Sometimes it happens that an employee turns on his employer and bites the hand that feeds him. This can involve going into competition with the employer, theft, or engaging in other kinds of underhanded conduct.
Kaye v. Rosefielde, recently decided by the NJ Supreme Court, just took us into new territory in breach of loyalty cases, holding that an employer may be able to recover the compensation paid to a disloyal employee, but only for the period of time that he was actually disloyal.
Kaye builds upon the Court's 1997 opinion in Cameco v. Geddicke. Cameco holds that a disloyal employee may be liable to his employer for a variety of monetary remedies:
Generally, to recover money damages, the employer must establish that the employee's breach proximately caused the requested damages. In the present case . . . . the record does not establish that Gedicke's alleged breach caused Camecoto suffer any money damages. Finally, in addition to more traditional damages, an employer may seek forfeiture of its employee's compensation. As with other aspects of breach-of-duty cases, the facts color an employer's right to recoup compensation.
And that is pretty much where things stood on this subject for 18 years. Then along came Kaye.
The defendant's disloyal conduct was rather egregious, as is summarized in the Court's opinion. The trial court awarded a variety of remedies to the plaintiff, but rejected his request that the court require the defendant to disgorge is compensation, largely because the plaintiff did not prove that the defendant had actually caused any damage.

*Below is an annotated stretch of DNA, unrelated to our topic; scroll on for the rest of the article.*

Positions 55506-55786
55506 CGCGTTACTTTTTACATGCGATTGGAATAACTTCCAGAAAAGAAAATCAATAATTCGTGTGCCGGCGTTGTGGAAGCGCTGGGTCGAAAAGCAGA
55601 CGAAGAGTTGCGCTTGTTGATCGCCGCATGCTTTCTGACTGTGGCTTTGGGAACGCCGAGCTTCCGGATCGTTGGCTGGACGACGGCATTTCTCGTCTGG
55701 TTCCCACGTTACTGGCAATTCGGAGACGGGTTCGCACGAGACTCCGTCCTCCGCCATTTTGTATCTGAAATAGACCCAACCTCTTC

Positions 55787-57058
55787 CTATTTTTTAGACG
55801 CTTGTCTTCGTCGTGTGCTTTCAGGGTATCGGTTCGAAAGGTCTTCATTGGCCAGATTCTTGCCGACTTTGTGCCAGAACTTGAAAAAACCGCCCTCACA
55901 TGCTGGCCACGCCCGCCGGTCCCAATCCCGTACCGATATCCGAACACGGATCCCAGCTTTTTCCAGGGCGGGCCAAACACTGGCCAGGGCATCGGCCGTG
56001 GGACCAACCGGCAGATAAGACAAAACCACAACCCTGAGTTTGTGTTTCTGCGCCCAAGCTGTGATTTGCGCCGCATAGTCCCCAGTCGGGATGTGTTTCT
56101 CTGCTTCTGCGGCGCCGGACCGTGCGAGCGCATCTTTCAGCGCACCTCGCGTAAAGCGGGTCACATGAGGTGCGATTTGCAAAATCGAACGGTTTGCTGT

The Supreme Court made clear that disgorgement was a proper remedy in this case, and that proof of actual harm is not required. Consistent with Cameco, just as a trial court must balance a variety of factors to determine whether a breach of loyalty has been committed, so too it must balance equitable factors to decide whether disgorgement is an appropriate remedy, and if so, in what amount. What seems to be clear is that when a good employee turns bad the employer can recover the employee's compensation only for the period of “badness.” (If you care to, turn to another eminent jurist, Judge Smails of Caddyshack, for a discussion of badness.)
There are no bright lines here, but employees (especially highly placed ones) who are thinking of stealing from their employer or engaging in other misconduct, should consider the fact that they may have to give back their pay, in addition to risk other penalties. The best advice for employers who think they have been the victim of foul play is to consult as quickly as possible with their friendly neighborhood employment lawyer.